Effects of Agriculture on Greenhouse Gases and Carbon Emissions

agricultural crop cultivation

Agriculture is defined by the USDA as the production of foodgrains processed for consumption as food or an added value. Agriculture is one of the world’s major sources of revenue. This graphically displays the interdependence and interconnection of agricultural land use practices and the economic processes of rural life. A brief description of the landscape of agricultural land use practices and concepts is presented below.


Smallholder agricultural systems typically dominate a complexity of agricultural practices deeply rooted in local and indigenous technologies, gear and techniques to sustained food goals and family incomes. Traditional crop production techniques were surveyed in a comprehensive cross-section of rural areas across Meru Central District of Kenya in a spatial survey. In this study we focused on five key areas: irrigation systems; cropping system; the arable land; horticultural investment; marketing and processing. These concepts are complexly interdependent on the size of the agricultural plots and their suitability for cultivation.


The major drivers of agricultural crop cultivation are profit and loss. They also determine the size of agricultural plots, the level of local harvest and the level of income of farmers. Irrigation systems are implemented to regulate the transfer of water between rivers and ditches for agricultural and commercial purposes. Crops are sown and harvested according to the irrigation system used. This determines the income potential of the crop production.


Agricultural lands are normally allocated on the basis of size of family. Large numbers of small plots are classified as revenue intensive with limited potential for income. Income risk analysis classifies larger farms into several groups: income friendly; income poor; and income demanding. The land assets of larger farms are sold to meet the financial requirements of the family members. Thus, the larger farms are operated as businesses earning higher returns through high prices for productive crops.


Agriculture is dependent on a number of factors such as location, soil quality, climatic conditions, and availability of water. Agriculture produces food, fiber, fuels, chemicals, and other products including ornamental plants, livestock, feed, and pharmaceutical products. The demand for agricultural products is increasing rapidly due to the increase in population, modernization, and economic globalization. According to the agricultural development reports of the previous two decades, agricultural production has been on a steady rise resulting to an increased demand for agricultural products in the market.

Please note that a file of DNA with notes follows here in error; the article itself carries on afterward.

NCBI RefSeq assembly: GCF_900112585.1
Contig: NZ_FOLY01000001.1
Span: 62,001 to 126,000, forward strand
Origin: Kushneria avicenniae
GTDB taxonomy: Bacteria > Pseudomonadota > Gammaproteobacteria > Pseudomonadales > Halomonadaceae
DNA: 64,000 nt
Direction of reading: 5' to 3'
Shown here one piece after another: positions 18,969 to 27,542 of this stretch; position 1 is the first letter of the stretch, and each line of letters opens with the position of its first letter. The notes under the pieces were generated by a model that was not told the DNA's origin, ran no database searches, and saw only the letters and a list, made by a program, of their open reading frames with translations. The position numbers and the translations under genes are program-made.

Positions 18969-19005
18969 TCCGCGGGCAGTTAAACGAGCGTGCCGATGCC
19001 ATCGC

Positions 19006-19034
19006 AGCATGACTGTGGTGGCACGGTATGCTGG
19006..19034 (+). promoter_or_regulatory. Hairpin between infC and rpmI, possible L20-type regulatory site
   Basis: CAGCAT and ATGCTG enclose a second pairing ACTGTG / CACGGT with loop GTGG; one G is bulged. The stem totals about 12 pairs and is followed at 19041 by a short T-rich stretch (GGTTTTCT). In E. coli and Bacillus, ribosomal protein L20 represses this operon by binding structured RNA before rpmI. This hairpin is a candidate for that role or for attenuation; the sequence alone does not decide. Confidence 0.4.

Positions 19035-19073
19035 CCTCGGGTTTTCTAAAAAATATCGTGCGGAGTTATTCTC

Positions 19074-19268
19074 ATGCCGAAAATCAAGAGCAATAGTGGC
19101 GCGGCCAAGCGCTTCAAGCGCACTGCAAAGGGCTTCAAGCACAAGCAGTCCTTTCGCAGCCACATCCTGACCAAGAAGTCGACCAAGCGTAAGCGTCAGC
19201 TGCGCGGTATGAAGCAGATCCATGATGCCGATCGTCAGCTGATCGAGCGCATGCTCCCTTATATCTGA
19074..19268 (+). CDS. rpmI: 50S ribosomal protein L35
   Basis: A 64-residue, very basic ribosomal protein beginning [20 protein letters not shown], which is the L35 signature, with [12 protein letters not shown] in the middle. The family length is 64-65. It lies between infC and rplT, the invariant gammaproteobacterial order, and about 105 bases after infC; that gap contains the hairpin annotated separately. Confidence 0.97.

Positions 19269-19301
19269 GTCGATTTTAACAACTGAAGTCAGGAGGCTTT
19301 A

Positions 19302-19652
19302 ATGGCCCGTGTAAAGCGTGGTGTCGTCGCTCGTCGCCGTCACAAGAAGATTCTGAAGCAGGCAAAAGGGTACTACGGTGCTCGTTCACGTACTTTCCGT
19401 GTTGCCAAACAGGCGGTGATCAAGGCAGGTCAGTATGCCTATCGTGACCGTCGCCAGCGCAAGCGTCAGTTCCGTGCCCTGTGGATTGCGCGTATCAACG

In the previous century, the majority of world wheat production was supplied by European and American agricultural crops, which accounted for about 95% of the agricultural production. However, after World War II, Japan introduced the Arequipa or silvery grey maize, which is tolerant to both frost and wet weather conditions. This introduced a new kind of crop to the markets and caused a dramatic increase in production in the area. In addition, with the introduction of this new crop, the demand for agricultural produce, particularly maize, is also on the rise resulting to a need for more soil, fertilizers, pesticides, and herbicides.


Agriculture has its share of contributions towards environmental pollution. One of the major contributors to this pollution is the use of insecticides and antibiotics by farmers. These chemical substances have both adverse effects on the environment and the health of the people who consume these products. In addition, farmers overuse insecticides and antibiotics that result to various health problems in humans such as infertility, cancer, birth defects, and death among others.


Climate change is a major threat to agricultural lands. This phenomenon results to more production factors to be affected and will consequently affect climate change. Air temperature, precipitation, wind speed, drought, and snowfall all affect the productivity of agricultural fields. As a result, agricultural emissions are released into the atmosphere, polluting the air, soil, and water thereby contributing to the rising of carbon emission levels.

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